News feature, April 15, 2008
Equipe Nürnberger is going into its 15th year in the women's peloton with high hopes for another successful season. It will be looking to three of its star riders to shine again this year: veteran Trixi Worrack, former World Champion sprinter Regina Schleicher and Giro d'Italia winner Edita Pucinskaite. Cyclingnews' Susan Westemeyer caught up with the three speedy women when they took an evening off for the team's season presentation in, where else, Nürnberg, Germany.
The Equipe Nürnberger team has been a dominant force in women's cycling for well over a decade, building a reputation as a formidable squad which can contend in the sprints as well as the hills. From Regina Schleicher's World Championship in 2005 to overall wins in major stage races such as the Tour de l'Aude and Giro d'Italia Femminile, as well as armfuls of World Cup medals, the team has had plenty of success throughout those years.
The heart of the team may lie in the three riders interviewed here, but other women, like current World Cup leader Susanne de Goede and trackie Charlotte Becker, winner of the LA World Cup scratch race, the strength of the squad has been ensured for future seasons.
Edita Pucinskaite has set herself a difficult task this year. The Lithuanian has three highlights for the season: the Giro d'Italia, the Olympic games and the world championships. That presents her with lots of problems, because, for one thing, a lot of other women are aiming at those goals, too. And how to maintain top form for three months? "I know it will be difficult for me," the 32 year-old said. "The most important thing for me for those three months is to stay healthy and to stay in top form."
"After 10 years in Italy with various teams, I was very curious as to what teams were like in other lands -- a different language, a different culture, a different mentality." - Pucinskaite explains her reason for signing on with the German squad in 2007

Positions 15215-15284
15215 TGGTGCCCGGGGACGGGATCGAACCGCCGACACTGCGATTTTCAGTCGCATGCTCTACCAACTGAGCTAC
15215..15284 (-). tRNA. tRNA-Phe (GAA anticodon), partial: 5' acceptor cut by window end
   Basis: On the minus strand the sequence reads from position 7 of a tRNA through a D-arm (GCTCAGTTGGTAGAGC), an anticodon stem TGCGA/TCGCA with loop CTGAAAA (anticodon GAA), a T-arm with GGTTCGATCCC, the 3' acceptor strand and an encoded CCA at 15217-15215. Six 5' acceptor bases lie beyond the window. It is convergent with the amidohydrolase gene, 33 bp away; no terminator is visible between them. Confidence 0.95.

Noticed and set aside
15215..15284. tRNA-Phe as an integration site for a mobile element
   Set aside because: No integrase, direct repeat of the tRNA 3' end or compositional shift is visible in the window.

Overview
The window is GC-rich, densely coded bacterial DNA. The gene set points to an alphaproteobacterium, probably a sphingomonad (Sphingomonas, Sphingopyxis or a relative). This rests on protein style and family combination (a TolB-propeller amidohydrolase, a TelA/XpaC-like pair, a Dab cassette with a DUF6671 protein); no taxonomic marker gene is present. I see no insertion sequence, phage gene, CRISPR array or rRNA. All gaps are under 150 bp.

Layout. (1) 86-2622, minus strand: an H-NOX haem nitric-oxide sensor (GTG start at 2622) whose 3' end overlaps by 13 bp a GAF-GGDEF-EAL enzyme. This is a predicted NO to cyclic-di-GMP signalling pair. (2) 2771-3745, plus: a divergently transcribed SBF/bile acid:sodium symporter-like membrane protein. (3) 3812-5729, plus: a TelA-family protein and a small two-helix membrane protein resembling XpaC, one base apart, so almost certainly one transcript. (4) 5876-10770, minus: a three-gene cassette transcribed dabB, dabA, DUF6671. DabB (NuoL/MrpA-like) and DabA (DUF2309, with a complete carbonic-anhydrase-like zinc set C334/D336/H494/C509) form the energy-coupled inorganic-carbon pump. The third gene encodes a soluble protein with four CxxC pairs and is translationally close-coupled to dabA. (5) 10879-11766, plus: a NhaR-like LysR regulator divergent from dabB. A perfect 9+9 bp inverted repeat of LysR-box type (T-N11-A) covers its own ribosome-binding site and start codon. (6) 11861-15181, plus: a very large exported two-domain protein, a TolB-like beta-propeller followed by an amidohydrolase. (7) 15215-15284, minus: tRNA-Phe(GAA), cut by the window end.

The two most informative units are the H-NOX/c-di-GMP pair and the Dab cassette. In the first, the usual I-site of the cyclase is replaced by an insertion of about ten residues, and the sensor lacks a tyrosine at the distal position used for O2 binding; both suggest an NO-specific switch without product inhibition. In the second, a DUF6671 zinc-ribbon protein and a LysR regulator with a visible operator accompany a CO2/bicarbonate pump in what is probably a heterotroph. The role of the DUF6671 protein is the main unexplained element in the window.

"This is an important year for me," she said, "and like many others, my main goal is the Olympics." There she has one major advantage over her team-mates, as she is already assured of a spot on the Lithuanian team and does not have to qualify. "It is easier for me, easier than for the German girls. I don't have to knock myself out to qualify." Lithuania has three spots in the road race, and one is promised to her.
Her first goal this year is the Giro d'Italia Femminile. "It is very important, and I will be very motivated", Pucinskaite said. She won the race last year, getting the race off to a good start by winning the prologue and holding on to the leader's jersey until the second stage. She took it back the very next day, though, winning the mountain time trial and giving herself a 24 second lead over her nearest rival. This time she was able to hold on to it and took the overall title by 18 seconds.
The World Championships are important to her for two reasons. For one thing, she has lived in Italy for ten years. For another, she is eager to have a another chance after a bizarre accident took her down in the race last year. The wind caught the advertising banner on a barrier and pushed the whole barrier into the road, bringing down Pucinskaite and others.
After years of riding in Italy, she decided to sign with Equipe Nürnberger in 2007. Why? "After 10 years in Italy with various teams, I was very curious as to what teams were like in other lands -- a different language, a different culture, a different mentality. Equipe Nürnberger is very professional, and I want to end my career in such a well-organized team. I am 32 years old and starting to think about the end of my career, but I am only starting to think about it."
The team has a lot of young riders, including three who are still teenagers, which Pucinskaite likes. "It's a good thing to work with the younger riders, during the race and afterwards. It is fun to help them." The Giro win last year helped there, too. "It was a super learning experience for the younger riders."
While she may be the team's star, she doesn't act up in the "star" tradition of one whose ego demands everything. "The important thing is to win races. When one of the younger riders is super and does well, then there is no problem for me to ride for her." And, she added, "Winning is super, but second or third is also very good."